Forty-Six NYPD Covid-19 Victims Remembered at Cathedral Mass


At a Memorial Mass for NYPD victims of the coronavirus, Cardinal Dolan said the gathering was offered for the department’s dedicated men and women “who succumbed to Covid over the last seven months. The police force continues to mourn them…We pray for their souls.” 

A total of 46 police officers and civilian employees were honored during the Oct. 5 morning liturgy at St. Patrick’s Cathedral.

“Sometimes we’re together for such happy occasions, like the Holy Name Mass…and some of your weddings,” Cardinal Dolan said in his homily. 

“But sometimes we are united for less happy occasions,” the cardinal added, noting Funerals Masses for officers “who have fallen in the line of duty…We love you all very much. We deeply appreciate and honor your profession.”

The cardinal said the archdiocese also holds in prayer the loved ones of the coronavirus victims, as well as their fellow officers and co-workers. 

Cardinal Dolan spoke of the importance of faith and hope exemplified in the Scripture readings at the Mass. The cardinal made remarks about several saints and angels, including St. Michael the Archangel, “the police officer of heaven, the patron saint of police.”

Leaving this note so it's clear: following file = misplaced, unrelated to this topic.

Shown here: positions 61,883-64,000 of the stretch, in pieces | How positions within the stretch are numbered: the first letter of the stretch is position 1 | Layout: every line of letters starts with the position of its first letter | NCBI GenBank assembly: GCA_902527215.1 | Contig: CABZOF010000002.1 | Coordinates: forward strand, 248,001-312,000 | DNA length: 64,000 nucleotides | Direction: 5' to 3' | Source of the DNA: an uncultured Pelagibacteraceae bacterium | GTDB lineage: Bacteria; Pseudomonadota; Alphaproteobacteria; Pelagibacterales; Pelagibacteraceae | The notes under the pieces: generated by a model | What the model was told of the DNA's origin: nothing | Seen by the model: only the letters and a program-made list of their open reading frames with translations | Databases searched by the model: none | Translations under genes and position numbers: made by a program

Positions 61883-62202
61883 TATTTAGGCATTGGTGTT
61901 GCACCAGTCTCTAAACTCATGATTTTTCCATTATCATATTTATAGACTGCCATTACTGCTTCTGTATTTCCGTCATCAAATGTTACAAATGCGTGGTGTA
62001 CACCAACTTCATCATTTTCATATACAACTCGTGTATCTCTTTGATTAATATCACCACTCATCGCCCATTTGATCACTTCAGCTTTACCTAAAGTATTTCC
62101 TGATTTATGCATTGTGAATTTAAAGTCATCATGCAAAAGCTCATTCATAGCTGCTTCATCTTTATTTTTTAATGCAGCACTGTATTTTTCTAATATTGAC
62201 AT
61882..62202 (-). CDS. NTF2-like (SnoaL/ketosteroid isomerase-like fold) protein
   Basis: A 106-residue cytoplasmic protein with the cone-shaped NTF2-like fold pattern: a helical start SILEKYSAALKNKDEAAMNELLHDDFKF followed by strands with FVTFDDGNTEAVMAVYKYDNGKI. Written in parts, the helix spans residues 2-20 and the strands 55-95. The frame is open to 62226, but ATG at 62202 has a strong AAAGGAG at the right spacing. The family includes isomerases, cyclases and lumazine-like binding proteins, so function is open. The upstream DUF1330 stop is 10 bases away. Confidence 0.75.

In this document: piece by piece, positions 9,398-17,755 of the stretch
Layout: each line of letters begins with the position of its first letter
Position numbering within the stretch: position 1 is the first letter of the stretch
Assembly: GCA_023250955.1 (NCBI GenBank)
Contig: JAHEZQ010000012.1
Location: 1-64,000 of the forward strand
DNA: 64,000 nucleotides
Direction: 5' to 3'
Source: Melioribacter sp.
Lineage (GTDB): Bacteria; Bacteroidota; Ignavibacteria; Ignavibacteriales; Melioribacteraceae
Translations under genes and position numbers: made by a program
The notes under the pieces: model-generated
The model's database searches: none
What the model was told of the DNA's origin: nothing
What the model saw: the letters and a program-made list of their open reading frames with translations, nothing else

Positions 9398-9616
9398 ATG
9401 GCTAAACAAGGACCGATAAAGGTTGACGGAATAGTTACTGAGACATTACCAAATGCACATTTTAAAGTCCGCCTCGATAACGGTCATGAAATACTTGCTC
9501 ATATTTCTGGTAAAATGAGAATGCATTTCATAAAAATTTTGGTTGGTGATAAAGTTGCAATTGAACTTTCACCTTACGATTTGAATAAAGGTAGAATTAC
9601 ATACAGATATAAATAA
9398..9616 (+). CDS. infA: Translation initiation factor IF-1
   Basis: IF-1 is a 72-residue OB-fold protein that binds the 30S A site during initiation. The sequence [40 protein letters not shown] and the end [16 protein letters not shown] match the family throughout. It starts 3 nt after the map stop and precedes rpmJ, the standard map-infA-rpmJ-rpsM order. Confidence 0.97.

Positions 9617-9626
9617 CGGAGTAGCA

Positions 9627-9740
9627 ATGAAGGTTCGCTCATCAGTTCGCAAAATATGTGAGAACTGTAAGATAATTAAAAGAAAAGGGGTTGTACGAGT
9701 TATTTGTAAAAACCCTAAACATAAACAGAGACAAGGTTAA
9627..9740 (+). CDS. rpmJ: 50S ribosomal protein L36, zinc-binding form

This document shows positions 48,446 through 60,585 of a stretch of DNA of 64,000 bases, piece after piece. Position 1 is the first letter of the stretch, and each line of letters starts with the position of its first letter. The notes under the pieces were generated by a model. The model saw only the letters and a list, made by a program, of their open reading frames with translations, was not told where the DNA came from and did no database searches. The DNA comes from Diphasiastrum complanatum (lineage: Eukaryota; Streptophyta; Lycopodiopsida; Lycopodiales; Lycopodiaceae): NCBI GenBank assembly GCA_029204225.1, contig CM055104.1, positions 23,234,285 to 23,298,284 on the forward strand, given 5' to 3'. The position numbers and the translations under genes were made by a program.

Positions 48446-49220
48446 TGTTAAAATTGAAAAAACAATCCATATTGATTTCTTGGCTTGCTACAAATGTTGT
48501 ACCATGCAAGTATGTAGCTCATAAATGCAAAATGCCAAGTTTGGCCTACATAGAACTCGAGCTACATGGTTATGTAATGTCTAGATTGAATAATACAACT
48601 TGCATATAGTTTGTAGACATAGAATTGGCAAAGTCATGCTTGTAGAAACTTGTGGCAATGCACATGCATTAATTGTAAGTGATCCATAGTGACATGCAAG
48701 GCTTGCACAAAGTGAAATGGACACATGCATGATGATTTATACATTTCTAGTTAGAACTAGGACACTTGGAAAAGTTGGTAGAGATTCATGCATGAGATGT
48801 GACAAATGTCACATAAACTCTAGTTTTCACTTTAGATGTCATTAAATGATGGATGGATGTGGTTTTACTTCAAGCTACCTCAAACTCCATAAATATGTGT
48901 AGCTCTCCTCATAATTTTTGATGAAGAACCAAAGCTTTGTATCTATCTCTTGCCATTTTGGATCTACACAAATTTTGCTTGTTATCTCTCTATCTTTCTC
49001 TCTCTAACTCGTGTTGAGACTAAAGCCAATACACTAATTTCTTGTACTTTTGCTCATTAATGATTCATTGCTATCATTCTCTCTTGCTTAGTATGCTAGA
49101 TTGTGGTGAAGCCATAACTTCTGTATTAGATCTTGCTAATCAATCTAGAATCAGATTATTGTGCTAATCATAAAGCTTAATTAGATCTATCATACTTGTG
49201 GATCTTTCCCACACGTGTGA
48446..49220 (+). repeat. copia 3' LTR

The Mass began and ended with bagpipe processions. About 450 people attended, mostly family members and colleagues of the victims. There were several concelebrants, including Bishop Nicholas DiMarzio of the Diocese of Brooklyn.

Near the end of Mass, Mayor Bill de Blasio and Police Commissioner Dermot Shea expressed remarks of condolences to the loved ones of the victims, as well as gratitude for their service and dedication. 

The cardinal blessed archdiocesan Guardian Angel medallions later distributed to the victims’ families. 

During the Prayer of the Faithful, the names of the 46 Covid-19 victims were read as they appeared in alphabetical order in the Mass program, from Det. Raymond C. Abear to school safety agent Sharon R. Williams.

“I’m very thankful (for the Memorial Mass). She was a special person,” her sister, Veronica Williams, told Catholic New York after the liturgy, amid bagpipe music as she stood within a pew near the back of the cathedral, looking toward the altar. She said her sister, who served in Brooklyn, had died in April.

Mayor de Blasio spoke about the importance of the Memorial Mass, and the dedicated service of the victims, including Chief William T. Morris, “who I got to know first when he was chief of Manhattan South.” 

The mayor told the cardinal, “Thank you for what you said, because we all need that comfort…Today, we honor 46 good and brave New Yorkers. Forty-six men and women, uniformed and civilian, who gave so much to this city; they answered that call to higher service…All of you, we mourn with you and we stand with you.”

Commissioner Shea spoke of the NYPD’s 175 years of service, tradition and sacrifice, and how the victims exemplified these virtues. He told those in the pews, on behalf of the entire Police Department, “I extend to you my most profound condolences…We will forge ahead. We will persevere.” 

“Ave Maria” was sung by Police Officer Heather Austin of the NYPD Ceremonial Unit.


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